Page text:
If you're into this sort of thing, it can be a lot of fun to map out a good route through Castlequest, both for speed running and max score.

It's actually possible to collect all the little trinkets throughout the game though with a couple of exceptions:

1. There's one item that is out of reach due to bad jump controls.

2. You end up unable to reach the princess and beat the game after using up too many red keys.

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Actually, I think the saving style of Heroes of the Lance would have made this game better.  Basically have like 3 files that you can use to save and resume any time, then when you pick the wrong yellow door, you just go back to the appropriate save state.  That way, if you balance out where you use your save files properly, you'd never be too far gone from still being able to beat the game...

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1 hour ago, rdrunner said:

Yup, mostly the key collection and decision making process.  Ex: You have one yellow key and two yellow doors.  Which one should you open first?  Then multiply that by a few hundred keys and even more doors.

That sounds interesting. In that case, it's a bit of a different genre, but what you said reminded me of it - Binding of Isaac.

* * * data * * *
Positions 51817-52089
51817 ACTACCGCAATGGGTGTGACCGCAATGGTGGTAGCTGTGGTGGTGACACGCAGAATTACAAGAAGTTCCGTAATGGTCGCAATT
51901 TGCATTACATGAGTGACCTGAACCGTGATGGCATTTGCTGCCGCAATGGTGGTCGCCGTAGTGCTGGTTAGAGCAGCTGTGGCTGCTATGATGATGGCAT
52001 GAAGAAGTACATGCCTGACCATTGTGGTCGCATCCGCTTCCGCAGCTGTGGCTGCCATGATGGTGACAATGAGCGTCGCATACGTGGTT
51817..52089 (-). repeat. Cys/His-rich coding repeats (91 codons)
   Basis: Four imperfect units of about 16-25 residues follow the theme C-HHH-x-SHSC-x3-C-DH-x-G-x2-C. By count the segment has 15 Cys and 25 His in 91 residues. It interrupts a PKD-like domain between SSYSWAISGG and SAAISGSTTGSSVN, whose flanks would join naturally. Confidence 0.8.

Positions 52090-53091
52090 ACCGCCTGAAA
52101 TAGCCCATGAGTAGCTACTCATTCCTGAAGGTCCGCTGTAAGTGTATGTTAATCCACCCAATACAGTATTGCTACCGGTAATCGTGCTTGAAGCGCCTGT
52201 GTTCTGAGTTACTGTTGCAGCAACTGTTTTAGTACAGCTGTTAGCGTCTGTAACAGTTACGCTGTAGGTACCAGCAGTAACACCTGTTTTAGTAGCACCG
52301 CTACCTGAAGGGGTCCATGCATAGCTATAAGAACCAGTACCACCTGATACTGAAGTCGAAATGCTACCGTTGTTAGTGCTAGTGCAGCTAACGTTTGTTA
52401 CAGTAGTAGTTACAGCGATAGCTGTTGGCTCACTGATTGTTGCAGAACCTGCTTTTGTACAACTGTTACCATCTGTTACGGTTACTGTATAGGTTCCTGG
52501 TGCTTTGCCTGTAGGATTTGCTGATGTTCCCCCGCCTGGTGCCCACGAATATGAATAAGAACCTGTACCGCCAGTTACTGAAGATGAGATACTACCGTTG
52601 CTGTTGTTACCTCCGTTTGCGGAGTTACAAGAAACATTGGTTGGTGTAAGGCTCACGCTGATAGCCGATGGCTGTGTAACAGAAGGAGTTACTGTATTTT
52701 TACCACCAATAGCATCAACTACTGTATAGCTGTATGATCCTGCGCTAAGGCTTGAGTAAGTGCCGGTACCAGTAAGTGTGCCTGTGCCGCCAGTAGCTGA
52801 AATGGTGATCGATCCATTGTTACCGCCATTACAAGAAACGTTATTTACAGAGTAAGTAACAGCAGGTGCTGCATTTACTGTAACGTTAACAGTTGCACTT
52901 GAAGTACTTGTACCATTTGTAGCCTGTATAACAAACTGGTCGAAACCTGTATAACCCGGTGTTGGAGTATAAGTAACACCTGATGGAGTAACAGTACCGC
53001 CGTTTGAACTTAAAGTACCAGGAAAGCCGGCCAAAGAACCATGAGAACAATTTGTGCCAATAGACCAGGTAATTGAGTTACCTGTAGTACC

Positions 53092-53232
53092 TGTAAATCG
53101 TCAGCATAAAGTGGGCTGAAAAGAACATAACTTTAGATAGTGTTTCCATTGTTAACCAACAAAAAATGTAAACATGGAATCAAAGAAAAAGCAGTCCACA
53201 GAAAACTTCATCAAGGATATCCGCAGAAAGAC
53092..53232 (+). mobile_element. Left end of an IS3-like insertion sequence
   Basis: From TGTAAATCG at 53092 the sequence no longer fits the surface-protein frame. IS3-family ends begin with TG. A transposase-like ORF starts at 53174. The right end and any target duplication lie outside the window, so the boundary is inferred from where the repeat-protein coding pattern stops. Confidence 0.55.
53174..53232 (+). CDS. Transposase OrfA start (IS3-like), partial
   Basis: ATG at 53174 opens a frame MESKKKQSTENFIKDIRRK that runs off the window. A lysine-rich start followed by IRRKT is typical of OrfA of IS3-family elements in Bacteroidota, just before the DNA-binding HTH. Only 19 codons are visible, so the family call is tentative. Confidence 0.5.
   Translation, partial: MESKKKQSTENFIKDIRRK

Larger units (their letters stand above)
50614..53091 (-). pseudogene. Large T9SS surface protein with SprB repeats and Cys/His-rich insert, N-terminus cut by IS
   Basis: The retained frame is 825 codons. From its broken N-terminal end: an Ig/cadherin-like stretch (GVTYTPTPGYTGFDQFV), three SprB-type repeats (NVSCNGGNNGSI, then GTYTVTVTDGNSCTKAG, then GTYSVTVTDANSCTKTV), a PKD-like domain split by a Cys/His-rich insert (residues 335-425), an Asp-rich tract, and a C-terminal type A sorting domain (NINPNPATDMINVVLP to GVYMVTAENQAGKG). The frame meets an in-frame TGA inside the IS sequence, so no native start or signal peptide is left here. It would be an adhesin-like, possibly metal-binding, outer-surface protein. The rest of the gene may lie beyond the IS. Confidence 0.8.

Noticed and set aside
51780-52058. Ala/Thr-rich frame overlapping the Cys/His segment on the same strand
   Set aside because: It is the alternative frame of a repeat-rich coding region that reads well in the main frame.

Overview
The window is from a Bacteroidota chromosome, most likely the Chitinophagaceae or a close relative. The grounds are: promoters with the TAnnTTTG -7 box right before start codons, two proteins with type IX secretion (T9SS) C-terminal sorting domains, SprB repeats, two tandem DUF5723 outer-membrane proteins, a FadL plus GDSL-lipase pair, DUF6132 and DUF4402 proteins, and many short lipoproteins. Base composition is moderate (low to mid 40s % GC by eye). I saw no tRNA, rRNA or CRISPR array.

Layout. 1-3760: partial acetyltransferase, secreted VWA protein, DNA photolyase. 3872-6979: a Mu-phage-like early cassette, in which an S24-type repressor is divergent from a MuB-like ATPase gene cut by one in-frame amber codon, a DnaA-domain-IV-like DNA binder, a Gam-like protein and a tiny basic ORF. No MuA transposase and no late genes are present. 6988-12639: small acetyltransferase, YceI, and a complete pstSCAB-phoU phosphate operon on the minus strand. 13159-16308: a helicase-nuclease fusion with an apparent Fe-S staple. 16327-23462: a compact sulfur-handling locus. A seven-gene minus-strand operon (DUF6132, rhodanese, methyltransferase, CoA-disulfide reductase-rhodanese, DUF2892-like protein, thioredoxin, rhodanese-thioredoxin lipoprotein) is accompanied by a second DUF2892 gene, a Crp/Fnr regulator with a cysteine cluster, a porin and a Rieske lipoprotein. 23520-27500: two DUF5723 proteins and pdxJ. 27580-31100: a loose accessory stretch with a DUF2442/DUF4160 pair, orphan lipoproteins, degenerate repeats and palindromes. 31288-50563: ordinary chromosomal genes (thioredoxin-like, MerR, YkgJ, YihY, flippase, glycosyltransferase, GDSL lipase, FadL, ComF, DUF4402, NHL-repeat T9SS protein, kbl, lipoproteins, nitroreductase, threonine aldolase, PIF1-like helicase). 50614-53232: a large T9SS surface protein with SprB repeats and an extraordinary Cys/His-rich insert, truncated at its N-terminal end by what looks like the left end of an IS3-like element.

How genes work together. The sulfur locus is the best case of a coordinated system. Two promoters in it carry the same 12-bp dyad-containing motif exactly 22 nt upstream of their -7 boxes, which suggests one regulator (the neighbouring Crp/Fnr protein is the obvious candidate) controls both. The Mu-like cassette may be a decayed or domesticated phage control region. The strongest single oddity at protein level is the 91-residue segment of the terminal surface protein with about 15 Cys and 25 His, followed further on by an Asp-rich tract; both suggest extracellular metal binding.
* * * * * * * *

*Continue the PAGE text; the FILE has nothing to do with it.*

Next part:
That game is a really fun balance constant resource management. Like some times you have a plethora of money, some times it is bombs or keys, other times it is your healthbar, all of which can be used in some way to invest in new methods of exploration which can occasionally be a bit of a gamble. And you're usually always running low in at least one resource.

I know it's a pretty popular game, but if you haven't tried it out, it might be worth looking into.

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On 2/6/2021 at 1:53 PM, arch_8ngel said:

I think the key collection and exploration mechanic is really neat - and it taps into the late-80's/early-90's past-time of filling spiral notebooks with handdrawn "game levels" -- but the execution really suffers 

Have you heard of this not well known game Legend of Zelda?

🤪

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15 minutes ago, a3quit4s said:

Have you heard of this not well known game Legend of Zelda?

🤪

😛

LoZ, despite being one of my favorite games of all time, did not lend itself well to the childhood past time of "drawing pretend video game levels on a sheet of a notebook".  That was mostly relegated to platformers, among my group of friends.

Don't get me wrong -- LoZ was satisfying to map out as a kid, while playing -- but it was not particularly "fun to draw", as single-page one-off's IMO.

 

And the color-coded keys/doors I don't really recall from any game other than Wizards and Warriors (which is another one that was a great CONCEPT but suffered badly in the execution)

 

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Shamus: It was for Atari 8-bit, Apple II, TI-99/4A, C64 etc... It's a 128 room maze.. the action is very inspired inspired by Berzerk... electrified walls, unstoppable monster that chases you if you stay to long on any screen. Its a fixed layout with color coded keys and locks to reach deeper levels of the labyrinth.